Current Uniform Acts

Assisted Human Reproduction Working Group Report 2009



III. Defining the Policy Issues A.   Why is Parentage Important?

[23]    There are two related policy questions that must be resolved:
  • who are the legal parents of a child at the moment of birth; and
  • who are entitled to register as the child’s parents
[24]    These issues may seem to be the same, but they are quite different.  Typically, common law provinces and territories have child status legislation that defines who a child’s parents are.

[25]    In addition, they have birth registration provisions in their vital statistics legislation that require and permit the administrative act of registration of parentage.  There is substantial interplay between these two types of legislation.  For example, a man who certifies the birth registration is presumed to be the father in several child status statutes, and likewise, a person who receives a declaration of parentage under child status legislation is generally permitted to amend birth registration.

[26]    To accommodate same-sex parentage and to respond to court challenges, some jurisdictions have changed their registration process without changing their child status law.  Proceeding in this manner allows the administrative fact of registration to drive the legal child status policy development process.  Because child status is a legal status and registration is a reflection of that status, the policy work on determining parentage must precede or occur together with work to change vital statistics legislation.

[27]    It is important in this discussion not to confuse the issues of parental status and parenting roles/responsibilities. Provincial and territorial family laws recognize that persons who are not parents may have responsibilities or roles for children based on their relationship to the child and in the child’s best interests.  So even where a person is not recognized as a legal parent, that person may still be found to have some parenting role in the life of the child in terms of a person of sufficient interest under custody and access regimes or as a person in loco parentis

Legal Parentage:

[28]    The 2005 New Zealand Law Reform Commission Report on legal parentage points out the focus of reform:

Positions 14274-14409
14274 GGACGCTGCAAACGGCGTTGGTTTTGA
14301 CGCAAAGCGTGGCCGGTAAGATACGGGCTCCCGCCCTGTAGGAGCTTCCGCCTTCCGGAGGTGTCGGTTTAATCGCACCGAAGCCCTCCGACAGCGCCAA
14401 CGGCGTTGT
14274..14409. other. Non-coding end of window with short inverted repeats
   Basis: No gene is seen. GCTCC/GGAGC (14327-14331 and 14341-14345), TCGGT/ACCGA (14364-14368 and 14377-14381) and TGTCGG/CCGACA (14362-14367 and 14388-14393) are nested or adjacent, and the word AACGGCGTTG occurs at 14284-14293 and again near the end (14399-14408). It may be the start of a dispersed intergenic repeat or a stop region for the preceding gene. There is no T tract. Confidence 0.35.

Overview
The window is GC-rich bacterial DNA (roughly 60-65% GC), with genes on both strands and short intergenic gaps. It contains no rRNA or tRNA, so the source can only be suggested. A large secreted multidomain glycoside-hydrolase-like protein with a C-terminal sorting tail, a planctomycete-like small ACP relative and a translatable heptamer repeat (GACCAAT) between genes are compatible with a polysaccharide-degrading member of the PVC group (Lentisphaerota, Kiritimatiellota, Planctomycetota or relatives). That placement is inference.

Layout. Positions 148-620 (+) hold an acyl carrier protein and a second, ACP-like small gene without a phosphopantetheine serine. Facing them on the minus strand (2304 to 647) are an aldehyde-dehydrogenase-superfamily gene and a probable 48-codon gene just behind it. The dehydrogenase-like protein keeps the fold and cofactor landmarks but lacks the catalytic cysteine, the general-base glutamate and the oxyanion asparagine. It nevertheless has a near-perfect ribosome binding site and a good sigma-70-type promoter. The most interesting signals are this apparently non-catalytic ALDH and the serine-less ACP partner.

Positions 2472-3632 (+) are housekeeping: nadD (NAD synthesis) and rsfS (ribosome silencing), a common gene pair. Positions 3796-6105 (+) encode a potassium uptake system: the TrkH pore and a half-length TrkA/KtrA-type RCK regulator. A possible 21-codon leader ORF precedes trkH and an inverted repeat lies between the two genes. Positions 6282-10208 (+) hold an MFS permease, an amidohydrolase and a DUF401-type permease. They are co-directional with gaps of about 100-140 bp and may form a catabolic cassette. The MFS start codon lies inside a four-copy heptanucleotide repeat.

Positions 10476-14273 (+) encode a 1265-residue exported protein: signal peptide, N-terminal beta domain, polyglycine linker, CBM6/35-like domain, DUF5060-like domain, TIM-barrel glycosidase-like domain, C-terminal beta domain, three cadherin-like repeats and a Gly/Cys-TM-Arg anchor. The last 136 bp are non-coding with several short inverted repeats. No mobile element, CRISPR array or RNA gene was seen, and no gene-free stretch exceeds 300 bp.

[29]    There are legal responsibilities and duties that parenthood places upon adults in relation to the children they have brought into the world.  The “status” or powers and rights that go with parenthood are not “benefits”, but are the means by which parents’ responsibilities to children can be exercised, so as to provide the security and protection that children, as vulnerable members of our society, need.  In order to exercise the full range of parental responsibilities, the relevant adults need to have the full powers and rights of parenthood.[15]

[30]    The Report devotes a chapter to explaining what legal parenthood is and why it is important and states:

A legal parent is to be differentiated from the general use of the word “parent”, which may refer to the genetic, biological or social relationship a person has with a child.  At present, a child can have only two genetic parents, a genetic mother and genetic father, and the law has only ever recognised two legal parents for a child.  Surrogacy techniques, however, mean that a child can have three “biological parents”, and recent technological developments mean that it may soon be possible for a child to have two genetic mothers plus a gestational one as well as a genetic father. [16]

Registration:

[31]    Since 2001, there has been development in the law of birth registration, mostly through successful challenges to existing registration regimes.  However, the issue of child status – who are the parents of a child at birth – has been less litigated, and is less understood by the public.[17]

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